I could never understand Christian teetotalers. After all, according to the Bible the first miracle by Jesus was turning water into wine. Throughout the history of the Roman Catholic Church, wine has played an important role.
As Easter is the most holy of Christian holidays, it’s only natural to celebrate with wines. Before we delve into the subject of saintly Easter wines, let’s take a look at the origin, popular customs and foods associated with it.
Important religious holidays often have pagan roots and coincide with changing seasons and celestial occurrences.
Since the earliest recorded history, people have held celebrations and rituals during the vernal equinox that occurs on March 21st of the modern Gregorian calendar.
These ancient festivals celebrated warming weather and rejuvenation associated with spring.
The exact origin of Easter is unknown but many believe the name derived from the Teutonic goddess of fertility and spring named Eostre. The Church changed these pagan festivals to a celebration of the resurrection of Jesus in 30 AD. In 325 AD, the Church Council of Nicaea changed the date of Easter to the first Sunday following the full moon on or after the vernal equinox.
Contemporary celebrations of Easter may retain some of the original religious significance, but the holiday also has a commercial side. Bunnies, eggs, baskets and candies have all become an important part of Easter. There are no cute cotton-tailed bunnies in the Bible nor are there any stories about children painting and hunting for eggs, but these customs have become an integral part of modern-day Easter celebrations.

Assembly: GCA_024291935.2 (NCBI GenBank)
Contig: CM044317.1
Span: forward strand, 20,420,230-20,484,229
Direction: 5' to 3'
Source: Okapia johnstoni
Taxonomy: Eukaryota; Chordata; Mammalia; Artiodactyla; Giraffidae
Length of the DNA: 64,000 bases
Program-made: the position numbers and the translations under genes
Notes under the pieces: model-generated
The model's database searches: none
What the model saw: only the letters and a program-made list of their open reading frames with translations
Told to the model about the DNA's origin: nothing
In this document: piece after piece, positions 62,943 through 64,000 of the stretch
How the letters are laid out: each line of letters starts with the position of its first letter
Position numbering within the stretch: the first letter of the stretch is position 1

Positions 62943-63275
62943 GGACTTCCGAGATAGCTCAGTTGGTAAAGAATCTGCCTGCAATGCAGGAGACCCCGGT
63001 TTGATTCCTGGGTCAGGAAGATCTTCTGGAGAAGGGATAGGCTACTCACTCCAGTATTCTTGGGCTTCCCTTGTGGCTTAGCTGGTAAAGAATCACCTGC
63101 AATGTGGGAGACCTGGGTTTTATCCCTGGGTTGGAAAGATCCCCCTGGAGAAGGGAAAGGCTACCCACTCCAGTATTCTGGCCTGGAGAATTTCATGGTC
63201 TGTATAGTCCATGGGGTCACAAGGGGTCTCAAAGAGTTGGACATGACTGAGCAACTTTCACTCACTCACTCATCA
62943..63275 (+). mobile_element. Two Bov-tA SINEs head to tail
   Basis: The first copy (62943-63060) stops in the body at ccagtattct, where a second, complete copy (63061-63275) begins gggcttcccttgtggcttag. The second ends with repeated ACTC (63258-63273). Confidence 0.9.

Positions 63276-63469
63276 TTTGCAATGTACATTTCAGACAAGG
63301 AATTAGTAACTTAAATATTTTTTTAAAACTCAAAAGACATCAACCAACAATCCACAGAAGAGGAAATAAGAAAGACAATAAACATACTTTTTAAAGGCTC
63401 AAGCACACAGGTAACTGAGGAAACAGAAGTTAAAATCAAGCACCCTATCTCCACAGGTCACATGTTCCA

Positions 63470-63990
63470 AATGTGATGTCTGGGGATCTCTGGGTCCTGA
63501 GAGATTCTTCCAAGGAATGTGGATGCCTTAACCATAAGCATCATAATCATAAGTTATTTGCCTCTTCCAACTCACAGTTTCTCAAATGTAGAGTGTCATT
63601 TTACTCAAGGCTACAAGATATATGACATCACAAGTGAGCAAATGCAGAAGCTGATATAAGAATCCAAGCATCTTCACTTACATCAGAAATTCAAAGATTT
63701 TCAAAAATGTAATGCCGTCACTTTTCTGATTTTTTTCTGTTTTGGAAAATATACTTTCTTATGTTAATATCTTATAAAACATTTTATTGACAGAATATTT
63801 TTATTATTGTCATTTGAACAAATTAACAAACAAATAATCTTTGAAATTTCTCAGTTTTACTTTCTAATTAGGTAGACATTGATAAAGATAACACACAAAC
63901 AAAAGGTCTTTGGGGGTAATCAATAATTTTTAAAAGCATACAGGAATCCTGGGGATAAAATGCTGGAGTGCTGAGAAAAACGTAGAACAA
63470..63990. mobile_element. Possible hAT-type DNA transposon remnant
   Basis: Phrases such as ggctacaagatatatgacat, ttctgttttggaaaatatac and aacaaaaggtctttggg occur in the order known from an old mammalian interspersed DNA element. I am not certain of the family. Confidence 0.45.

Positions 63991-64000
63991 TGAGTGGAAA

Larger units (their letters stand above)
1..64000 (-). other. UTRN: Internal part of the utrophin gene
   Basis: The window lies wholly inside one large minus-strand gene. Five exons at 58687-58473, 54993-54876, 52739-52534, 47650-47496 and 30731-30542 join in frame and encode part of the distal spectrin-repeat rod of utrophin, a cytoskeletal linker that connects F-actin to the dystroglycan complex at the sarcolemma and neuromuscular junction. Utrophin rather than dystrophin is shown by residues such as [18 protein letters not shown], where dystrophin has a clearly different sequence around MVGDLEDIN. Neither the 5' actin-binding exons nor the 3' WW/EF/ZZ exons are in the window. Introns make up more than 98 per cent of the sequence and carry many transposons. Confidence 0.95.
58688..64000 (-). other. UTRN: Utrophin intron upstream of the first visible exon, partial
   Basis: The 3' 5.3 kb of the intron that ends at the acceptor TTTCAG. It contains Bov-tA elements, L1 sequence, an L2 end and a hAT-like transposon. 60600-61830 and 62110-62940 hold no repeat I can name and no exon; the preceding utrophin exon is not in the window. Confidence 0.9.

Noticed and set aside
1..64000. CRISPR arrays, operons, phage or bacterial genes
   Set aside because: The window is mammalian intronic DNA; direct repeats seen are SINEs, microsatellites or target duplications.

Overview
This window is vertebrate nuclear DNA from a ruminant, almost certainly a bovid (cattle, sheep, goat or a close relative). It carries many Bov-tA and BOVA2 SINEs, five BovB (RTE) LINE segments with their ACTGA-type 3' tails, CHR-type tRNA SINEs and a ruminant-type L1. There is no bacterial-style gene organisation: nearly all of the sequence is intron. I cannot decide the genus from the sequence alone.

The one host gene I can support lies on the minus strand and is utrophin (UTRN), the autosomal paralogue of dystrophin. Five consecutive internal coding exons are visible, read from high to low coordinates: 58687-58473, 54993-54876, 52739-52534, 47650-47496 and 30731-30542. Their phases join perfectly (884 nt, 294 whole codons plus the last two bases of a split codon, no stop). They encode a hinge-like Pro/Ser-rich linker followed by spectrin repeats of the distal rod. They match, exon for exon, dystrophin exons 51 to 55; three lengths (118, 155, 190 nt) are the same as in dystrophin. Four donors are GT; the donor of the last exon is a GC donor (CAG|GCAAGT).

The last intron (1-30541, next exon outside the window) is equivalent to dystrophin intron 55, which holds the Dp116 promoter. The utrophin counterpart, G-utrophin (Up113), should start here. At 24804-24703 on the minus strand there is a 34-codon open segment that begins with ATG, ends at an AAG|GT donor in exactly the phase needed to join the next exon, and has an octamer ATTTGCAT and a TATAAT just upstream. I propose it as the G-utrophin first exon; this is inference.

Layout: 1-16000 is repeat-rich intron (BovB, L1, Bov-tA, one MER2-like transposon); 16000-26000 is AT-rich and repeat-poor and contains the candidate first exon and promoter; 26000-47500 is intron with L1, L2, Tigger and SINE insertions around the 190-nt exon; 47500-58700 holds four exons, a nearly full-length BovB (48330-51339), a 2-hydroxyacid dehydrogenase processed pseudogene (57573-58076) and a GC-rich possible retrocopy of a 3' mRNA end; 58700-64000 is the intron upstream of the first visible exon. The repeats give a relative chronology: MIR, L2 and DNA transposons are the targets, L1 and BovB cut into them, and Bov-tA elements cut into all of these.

To understand how bunnies became associated with Easter we have to go back to 12th- and 13th-century pre-Christian German states and the Teutonic goddess Eostre.
As the goddess of fertility her symbol was the rabbit because of the animal’s astounding reproductive abilities.
Eggs likewise were an ancient symbol of fertility. The first documented Easter Bunny appears in Germany in the 1500s.
As a child growing up in Connecticut, I didn’t really care so much about the history of the holiday but I loved coloring eggs, going on Easter egg hunts in the backyard and getting chocolates from men in funny looking giant bunny costumes. But perhaps my fondest memories are of the Easter Sunday feasts.
Traditional Easter foods vary from country to country with the English enjoying sweet spiced cross buns, the Italians partaking of light cream pastries referred to as crema pasticcera and the Russians savoring a pyramid-shaped mound of soft strained cottage cheese called paska.
The much-beloved and now omnipresent chocolate egg is a relative newcomer to Easter celebrations having originated in the early 19th century in France and Germany.
In 1875, the first Cadbury Easter eggs were made.
The two most popular Easter meats are roasted ham and spring lamb. Before the advent of refrigeration, pigs were commonly slaughtered during the autumn when the animals were fat and the meat that wasn’t consumed fresh was usually cured.
About half a year later or just around the Easter holiday the cured hams were ready to be enjoyed. In many countries like the USA, an Easter celebration without a large gammon of spiced or sweet glazed ham is unimaginable.